From the Publisher’s Desk: Musings from Nashville as our news network starts year 11

Publisher Teresa Wippel, right, and advertising sales director Kathy Hashbarger at the LION conference in Nashville.

A week ago, I returned home from a whirlwind trip to Nashville, Tenn. — this year’s location for the annual gathering of Local Independent Online News publishers. I sit on the national board of this organization, which has more than 200 members in the U.S. and internationally.

It’s no surprise that our acronym — and our mascot — is LION. Lions are associated with pride courage, and strength — all attributes necessary to survive in today’s uncertain world of journalism, where newspapers are shrinking or disappearing altogether. Online news organizations have their own set of challenges, with fierce competition from tech giants like Facebook and Google that suck up the majority of digital advertising dollars. In fact, Facebook and Google bring in more advertising revenue than ad revenue from all U.S. newspapers combined!

(As an aside, in doing research for this column, I was surprised to learn that lions — like news organizations — are also disappearing. According to, in the last 21 years the lion population has plummeted by an estimated 43%. Today, lions are extinct in 26 African countries and there are an estimated 30,000 wild lions remaining.)

Those of you who read this occasional column from me know that I am passionate about figuring out how to make online news sustainable — for several reasons.

First, I sincerely believe that journalism is the cornerstone of our democracy, ensuring that citizens can learn about the actions of their local government and participate in the decision-making process. Some people have been sharply critical of journalism organizations these days, and it’s easy to lose sight of the importance of an unbiased new source that represents all viewpoints, as we are often surrounded in our comfortable social media bubbles by like-minded individuals.

Second, it is key to journalism’s survival that we offer a path forward for those young people considering a journalism career. How do we ensure that those who decide to pursue this work — so critical to our way of life — can make a living doing it?

Third, I would argue that the current funding model for journalism is not sustainable. One of the speakers in Nashville called it “an accident of history” that journalism — a key function of our democracy — is funded through advertising revenue. This has become increasingly evident as the internet has stripped away the past “cash cows” of the news business, from classified ads to Sunday real estate sections.

Let me be clear. I am grateful to our advertisers. They do pay — excuse the ongoing analogy — the lion’s share of our expenses. We couldn’t publish today without them. But advertising revenue alone isn’t enough to fund a sustainable news organization — one that can pay a true living wage to our editorial and support staff. One that can allow for investing in continued growth. One that can serve the community long term.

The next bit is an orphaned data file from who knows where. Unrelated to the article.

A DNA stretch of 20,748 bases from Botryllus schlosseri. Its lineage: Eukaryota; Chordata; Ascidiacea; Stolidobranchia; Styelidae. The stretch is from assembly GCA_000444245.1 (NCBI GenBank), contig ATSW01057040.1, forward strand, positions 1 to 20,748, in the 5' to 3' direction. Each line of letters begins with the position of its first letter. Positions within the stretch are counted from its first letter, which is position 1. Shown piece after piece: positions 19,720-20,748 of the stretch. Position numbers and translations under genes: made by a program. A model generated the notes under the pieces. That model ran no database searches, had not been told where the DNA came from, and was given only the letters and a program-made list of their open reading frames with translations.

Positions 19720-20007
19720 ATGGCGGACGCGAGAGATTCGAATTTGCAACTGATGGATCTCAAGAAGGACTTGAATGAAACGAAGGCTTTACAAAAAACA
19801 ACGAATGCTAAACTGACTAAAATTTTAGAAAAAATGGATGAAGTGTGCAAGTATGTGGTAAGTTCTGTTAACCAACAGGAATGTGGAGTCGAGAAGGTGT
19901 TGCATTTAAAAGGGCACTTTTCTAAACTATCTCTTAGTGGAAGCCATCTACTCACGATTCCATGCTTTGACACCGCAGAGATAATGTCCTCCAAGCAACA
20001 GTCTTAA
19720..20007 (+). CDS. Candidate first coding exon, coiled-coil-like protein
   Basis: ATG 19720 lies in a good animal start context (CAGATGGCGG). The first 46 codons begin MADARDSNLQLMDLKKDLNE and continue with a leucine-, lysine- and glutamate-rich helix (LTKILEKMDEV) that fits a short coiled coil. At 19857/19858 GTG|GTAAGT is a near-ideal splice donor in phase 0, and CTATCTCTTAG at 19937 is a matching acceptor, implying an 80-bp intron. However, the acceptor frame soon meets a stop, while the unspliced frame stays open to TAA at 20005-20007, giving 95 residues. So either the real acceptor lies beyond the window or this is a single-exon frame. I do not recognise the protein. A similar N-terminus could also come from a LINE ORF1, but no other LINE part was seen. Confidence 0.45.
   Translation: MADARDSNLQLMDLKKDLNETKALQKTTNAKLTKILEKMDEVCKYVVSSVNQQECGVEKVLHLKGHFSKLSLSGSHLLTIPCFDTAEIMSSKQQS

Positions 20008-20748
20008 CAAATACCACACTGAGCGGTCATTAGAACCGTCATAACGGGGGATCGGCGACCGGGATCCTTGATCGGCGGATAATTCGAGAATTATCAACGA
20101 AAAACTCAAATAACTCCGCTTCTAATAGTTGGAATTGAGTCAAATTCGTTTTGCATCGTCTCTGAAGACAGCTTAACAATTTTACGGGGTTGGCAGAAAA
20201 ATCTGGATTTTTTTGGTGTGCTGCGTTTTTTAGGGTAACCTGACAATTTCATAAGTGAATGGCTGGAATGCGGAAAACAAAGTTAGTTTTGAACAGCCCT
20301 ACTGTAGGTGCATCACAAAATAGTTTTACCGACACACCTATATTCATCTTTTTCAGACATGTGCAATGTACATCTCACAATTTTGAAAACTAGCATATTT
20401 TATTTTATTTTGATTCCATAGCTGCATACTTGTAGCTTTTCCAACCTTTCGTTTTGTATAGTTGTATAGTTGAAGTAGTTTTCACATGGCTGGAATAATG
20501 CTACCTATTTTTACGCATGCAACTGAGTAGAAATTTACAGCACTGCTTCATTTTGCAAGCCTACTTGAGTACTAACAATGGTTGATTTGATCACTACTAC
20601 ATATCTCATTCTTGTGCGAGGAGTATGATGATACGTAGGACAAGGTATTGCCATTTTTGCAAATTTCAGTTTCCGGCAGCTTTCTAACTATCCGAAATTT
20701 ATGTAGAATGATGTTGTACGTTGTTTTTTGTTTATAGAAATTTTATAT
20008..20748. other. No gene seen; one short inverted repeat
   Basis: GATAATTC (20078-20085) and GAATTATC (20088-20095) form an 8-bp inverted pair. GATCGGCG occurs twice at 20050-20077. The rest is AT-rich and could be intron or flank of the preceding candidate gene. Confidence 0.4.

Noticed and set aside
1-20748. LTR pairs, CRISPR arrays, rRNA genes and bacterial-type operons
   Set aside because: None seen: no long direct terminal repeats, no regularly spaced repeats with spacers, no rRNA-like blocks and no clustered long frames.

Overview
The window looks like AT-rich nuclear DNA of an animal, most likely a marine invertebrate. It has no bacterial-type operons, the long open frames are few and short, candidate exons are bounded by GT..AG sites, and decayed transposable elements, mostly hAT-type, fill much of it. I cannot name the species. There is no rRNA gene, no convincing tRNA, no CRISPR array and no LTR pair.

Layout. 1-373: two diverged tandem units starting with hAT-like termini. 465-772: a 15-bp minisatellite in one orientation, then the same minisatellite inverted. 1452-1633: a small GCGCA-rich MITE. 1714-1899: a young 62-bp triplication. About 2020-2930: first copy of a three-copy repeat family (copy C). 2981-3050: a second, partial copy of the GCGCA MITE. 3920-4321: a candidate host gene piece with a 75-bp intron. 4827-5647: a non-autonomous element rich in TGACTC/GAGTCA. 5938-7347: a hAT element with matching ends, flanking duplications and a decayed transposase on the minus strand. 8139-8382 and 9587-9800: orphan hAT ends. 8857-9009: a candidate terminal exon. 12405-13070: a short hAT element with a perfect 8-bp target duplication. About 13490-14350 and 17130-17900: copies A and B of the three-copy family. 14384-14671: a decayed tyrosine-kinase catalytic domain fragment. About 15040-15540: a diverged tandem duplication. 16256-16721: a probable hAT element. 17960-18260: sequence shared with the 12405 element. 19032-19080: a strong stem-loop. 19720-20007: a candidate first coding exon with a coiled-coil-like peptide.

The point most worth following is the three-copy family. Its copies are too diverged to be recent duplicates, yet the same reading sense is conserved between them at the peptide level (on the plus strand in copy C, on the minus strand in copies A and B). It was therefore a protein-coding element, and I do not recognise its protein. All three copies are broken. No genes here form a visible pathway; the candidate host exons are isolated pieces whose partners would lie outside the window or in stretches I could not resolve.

That’s why I believe that the future of local journalism rests on increasing reader-based support. You pay for your morning coffee. You pay for your monthly haircut or manicure. You pay for your oil change. Gathering and producing the news costs money, and someone needs to pay for that too.

That is why I have continued to ask the readers of our three online news communities in Edmonds, Lynnwood and Mountlake Terrace to consider a monthly contribution to support our work. We have recently revamped our online support system to make it both easy and secure for you to do that — using a credit card of your choice. Or you can mail us a regular or one-time paper check, which many readers do. Learn more about either option here.

Finally, unlike the often-disparaged “blogs” of years ago, be assured that professionally gathered online news is here to stay. The economics of producing and distributing a print publication are difficult at best. The changing demographics indicate that most people are getting their news online. What we do here is not a hobby or a whim. As publisher of the My Neighborhood News Network of publications covering South Snohomish County, I can assure you that we are in it for the long haul. My Edmonds News and MLTnews were founded 10 years ago. Lynnwood Today was started nearly nine years ago. We pride ourselves on being professional, fair, honest and reputable. We acknowledge and correct our mistakes. We always strive to do better.

In short, I believe that 11 years in, we deserve the support of our community. I hope that you agree — and will support us today.

With sincere appreciation,
Teresa Wippel, Publisher

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